What does the Autumn statement mean for Tenants and Landlords?

Autumn Statement 2016: What does this mean?

Chancellor Philip Hammond has given his first Autumn Statement aimed to help families who are ‘just about managing’. (JAM’s)

In his first major economic speech since the UK voted to leave the EU, the Chancellor reiterated that “Britain is open for business” and pledged to “build an economy that works for everyone”.

His statement including major announcement on housing, benefits and tax, but failed to deliver any cuts on stamp duty.

Tenants will no longer be required to pay upfront fees that average £337, in a change aimed at helping the 4.3 million households that are living in private rental housing.

“Landlords appoint letting agents and landlords should meet their fees,” Hammond said.

The change should be introduced “as soon as possible”.

Mr Hammond has also announced the Government is investing £1.4bn in an effort to deliver 40,000 of new affordable homes.

Hannah Maundrell from comparison site, money.co.uk, said: “There’s little doubt tackling this ridiculous ‘tax’ on renters will make it easier and more affordable for people to move without having to borrow cash to cover the cost. The fact some people have to resort to payday loans for moving fees simply can’t continue.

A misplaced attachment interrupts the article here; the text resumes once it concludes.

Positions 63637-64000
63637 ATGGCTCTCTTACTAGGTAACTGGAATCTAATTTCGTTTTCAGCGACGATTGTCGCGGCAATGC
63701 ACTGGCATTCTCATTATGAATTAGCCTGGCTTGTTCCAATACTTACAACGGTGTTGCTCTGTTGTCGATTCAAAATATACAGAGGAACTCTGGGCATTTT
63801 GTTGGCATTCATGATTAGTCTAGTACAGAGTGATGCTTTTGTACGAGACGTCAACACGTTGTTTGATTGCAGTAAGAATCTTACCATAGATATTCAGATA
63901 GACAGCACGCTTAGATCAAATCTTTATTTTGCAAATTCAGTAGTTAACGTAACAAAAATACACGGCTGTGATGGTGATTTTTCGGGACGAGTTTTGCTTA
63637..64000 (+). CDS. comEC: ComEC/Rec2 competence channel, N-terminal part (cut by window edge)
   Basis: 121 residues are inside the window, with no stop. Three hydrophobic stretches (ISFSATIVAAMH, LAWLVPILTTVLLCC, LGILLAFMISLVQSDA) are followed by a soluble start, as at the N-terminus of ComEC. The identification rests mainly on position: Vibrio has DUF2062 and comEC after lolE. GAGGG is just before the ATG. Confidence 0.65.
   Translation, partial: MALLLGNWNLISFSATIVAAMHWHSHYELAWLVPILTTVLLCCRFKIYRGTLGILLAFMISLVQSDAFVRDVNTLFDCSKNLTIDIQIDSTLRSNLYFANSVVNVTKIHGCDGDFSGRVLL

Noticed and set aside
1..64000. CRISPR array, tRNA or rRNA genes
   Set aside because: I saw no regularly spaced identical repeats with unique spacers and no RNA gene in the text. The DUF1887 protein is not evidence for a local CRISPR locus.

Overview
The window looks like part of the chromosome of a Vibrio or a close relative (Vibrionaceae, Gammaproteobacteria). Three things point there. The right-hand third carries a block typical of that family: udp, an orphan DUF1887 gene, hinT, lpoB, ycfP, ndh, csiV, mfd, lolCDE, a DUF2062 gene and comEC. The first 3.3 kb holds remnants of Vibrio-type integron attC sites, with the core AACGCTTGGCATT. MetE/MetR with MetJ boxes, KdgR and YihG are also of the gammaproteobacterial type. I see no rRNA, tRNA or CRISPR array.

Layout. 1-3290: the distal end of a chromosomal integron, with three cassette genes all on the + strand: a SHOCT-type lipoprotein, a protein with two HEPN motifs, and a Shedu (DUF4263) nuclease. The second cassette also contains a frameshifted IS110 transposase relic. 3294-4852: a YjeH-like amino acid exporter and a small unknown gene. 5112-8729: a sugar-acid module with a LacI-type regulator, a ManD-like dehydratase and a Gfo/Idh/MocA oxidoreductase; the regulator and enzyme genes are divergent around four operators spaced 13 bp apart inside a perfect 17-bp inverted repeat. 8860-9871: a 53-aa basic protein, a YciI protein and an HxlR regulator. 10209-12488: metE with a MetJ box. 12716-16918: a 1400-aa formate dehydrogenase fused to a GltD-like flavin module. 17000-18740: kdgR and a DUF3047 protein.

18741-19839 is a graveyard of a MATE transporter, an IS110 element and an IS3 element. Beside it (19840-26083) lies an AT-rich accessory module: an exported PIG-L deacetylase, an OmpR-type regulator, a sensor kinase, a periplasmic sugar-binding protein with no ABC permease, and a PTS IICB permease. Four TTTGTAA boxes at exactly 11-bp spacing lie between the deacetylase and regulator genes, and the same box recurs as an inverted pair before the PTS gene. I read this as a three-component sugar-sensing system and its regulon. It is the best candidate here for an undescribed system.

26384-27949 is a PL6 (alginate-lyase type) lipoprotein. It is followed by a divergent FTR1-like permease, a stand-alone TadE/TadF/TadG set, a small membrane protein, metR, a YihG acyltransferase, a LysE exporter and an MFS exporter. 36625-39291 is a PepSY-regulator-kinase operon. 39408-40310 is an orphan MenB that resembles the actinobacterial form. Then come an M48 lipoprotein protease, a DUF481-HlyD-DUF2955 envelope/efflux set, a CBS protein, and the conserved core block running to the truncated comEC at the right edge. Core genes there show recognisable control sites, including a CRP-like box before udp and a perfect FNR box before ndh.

“Scrapping letting agents fees is a smart move but the government need to make sure they think about damage limitation. Landlords could simply hike rents if they’re made to pay the difference.”

The government heralded a step change in its ambitions for addressing the housing supply shortage, pledging £1.4bn to build 40,000 additional affordable homes, an extra £2.3bn housing infrastructure, and a relaxation of financing restrictions on government grants. (to permit the financing of affordable rented housing).